A2) Absence of evidence is evidence of absence
I would expect that there would be more evidence than there is.
R.A1) The origin of the universe
2. The BVG proof might be overturned by future scientific discoveries. We have no reason to be confident in current physics.
I agree that the quantum vacuum is something and not nothing, but it’s similar to nothing.
We don’t have any reason to believe that things that come into being require causes – except for our universal experience that this is always the case.
3. As to the cause of the universe coming into being, you said that it could only be an abstract object or a mind, and it can’t be an abstract object because they don’t cause effects, so it must be a mind. But there are all sorts of things we’ve never thought of that it could be other than a mind.
I agree that mental properties are not physical properties and that epiphenomenalism is incorrect. Physical objects can have “algorithmic properties” as well as physical properties, it doesn’t mean that computers have minds.
Dr. Craig’s second rebuttal:
R.A2) Absence of evidence is evidence of absence
He expressed his personal opinion that there should be more evidence, but that’s not an argument.
God knows how people will respond to getting more evidence or less evidence and he has to be careful not to take away their free will to disbelieve by piling them up with coercive evidence. God’s goal is not just to convince people that he exists. God’s goal is to have people respond to him and pursue him.
A1) The origin of the universe
2. He said that multiple answers to equations are no problem. But the problem is that you can’t translate multiple answers into a real world context.
The problem is that you are subtracting an identical number from an identical number and getting contradictory results, and that cannot be translated into the real world, where subtraction always gives a definite single result.
He talks about how you can get multiple answers with multiplication by 0. But 0 is not a real quantity, it is just the absence of something, and that cannot translate into the real world, because it has no being.
He says that I am only using evidence from current physics. But that is the point – the evidence of current physics and cosmology supports the beginning of the universe.
3. He said that an umembodied mind can’t be the cause, but we are minds and we cause effects on our physical bodies.
In addition, the design argument supports the idea that the cause of the universe is intelligent.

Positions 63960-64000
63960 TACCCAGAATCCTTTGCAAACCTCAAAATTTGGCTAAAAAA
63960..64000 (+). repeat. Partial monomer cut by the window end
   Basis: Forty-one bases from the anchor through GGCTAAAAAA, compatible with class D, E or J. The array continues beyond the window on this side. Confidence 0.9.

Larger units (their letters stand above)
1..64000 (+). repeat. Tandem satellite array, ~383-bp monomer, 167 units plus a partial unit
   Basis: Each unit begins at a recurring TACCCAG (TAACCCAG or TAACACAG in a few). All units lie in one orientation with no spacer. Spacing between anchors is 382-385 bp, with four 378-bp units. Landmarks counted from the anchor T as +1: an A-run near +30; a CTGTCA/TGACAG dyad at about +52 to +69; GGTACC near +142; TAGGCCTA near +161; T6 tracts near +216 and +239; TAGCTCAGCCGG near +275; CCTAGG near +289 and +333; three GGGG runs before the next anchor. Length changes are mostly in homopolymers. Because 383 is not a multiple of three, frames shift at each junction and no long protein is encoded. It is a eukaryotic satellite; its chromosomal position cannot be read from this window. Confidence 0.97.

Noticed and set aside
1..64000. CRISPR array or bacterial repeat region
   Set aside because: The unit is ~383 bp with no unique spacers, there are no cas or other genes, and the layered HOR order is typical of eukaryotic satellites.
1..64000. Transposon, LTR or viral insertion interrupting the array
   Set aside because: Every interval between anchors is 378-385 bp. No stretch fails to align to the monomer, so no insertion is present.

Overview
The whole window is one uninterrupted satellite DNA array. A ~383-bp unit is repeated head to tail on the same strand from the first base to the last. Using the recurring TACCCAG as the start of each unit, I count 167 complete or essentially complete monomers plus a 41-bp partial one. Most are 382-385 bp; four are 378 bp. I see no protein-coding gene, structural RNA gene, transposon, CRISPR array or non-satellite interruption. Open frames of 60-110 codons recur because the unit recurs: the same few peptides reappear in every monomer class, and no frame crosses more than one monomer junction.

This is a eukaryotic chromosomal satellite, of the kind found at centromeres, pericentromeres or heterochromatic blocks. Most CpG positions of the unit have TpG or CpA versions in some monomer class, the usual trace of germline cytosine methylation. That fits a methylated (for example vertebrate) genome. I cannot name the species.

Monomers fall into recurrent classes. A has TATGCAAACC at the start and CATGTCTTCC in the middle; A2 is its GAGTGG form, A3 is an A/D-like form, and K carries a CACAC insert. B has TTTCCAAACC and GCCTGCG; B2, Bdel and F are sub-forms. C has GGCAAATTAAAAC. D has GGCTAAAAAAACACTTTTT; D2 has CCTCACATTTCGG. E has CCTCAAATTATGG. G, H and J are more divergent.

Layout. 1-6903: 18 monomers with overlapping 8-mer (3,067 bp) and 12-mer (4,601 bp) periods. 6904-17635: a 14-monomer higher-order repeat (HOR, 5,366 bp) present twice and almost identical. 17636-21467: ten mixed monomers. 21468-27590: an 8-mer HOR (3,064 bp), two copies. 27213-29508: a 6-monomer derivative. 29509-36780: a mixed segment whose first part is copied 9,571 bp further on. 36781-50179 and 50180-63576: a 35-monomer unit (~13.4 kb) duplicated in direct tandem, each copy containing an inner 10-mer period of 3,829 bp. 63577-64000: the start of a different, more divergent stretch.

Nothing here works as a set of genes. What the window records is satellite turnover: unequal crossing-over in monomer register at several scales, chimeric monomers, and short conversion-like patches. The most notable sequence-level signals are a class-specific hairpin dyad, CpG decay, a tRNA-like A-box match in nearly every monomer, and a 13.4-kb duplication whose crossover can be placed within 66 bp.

A2) The fine-tuning of the universe
He says we should be cautious. Of course.
He says the probabilities can’t be assessed. But you can just take the current value and perturb it and see that the resulting universe loses its ability to support life, and you can test an entire range around the current value to see that that vast majority of values in the range don’t permit life.
He says that the current physics is not well-established, but there are so many examples of fine-tuning across so many different areas of science that it is not likely that all of them will be overturned, and the number of finely-tuned constants and quantities has been growing, not shrinking.
He says it doesn’t prove that God is good, and he’s right – that’s what the moral argument is for.
He says that God isn’t efficient enough, but efficiency is only important for those who have limited time and/or limited resources. But God has unlimited time and resources.
He says that the universe is too old, but the large age of the universe is a requirement to support intelligent life – (i.e. – you need third generation stars to provide a stable source of energy to planets, and those stars require that two generations of stars are born and die).
He said what about aliens, and theists are open to that, and God can certainly provide for the salvation of those beings, if they have fallen into sin.
Dr. Millican’s second rebuttal:
R.A1) The origin of the universe
3. Just because epiphenominalism is false, it doesn’t mean that substance dualism is true.
The majority of philosophers of mind do not accept substance dualism.
R.A3) The moral argument
The majority of philosophers are moral realists, but a minority of philosophers are theists. So that means that there must be some way of justifying morality on atheism, which I will not describe right now.
Atheists can express their opinion that humans have intrinsic moral value.
He grants that atheists can perceive moral values. But if atheists can perceive moral values, then why is God needed to enable that?
Atheists can express their opinion that humans are special. We can be rational, and that makes us special.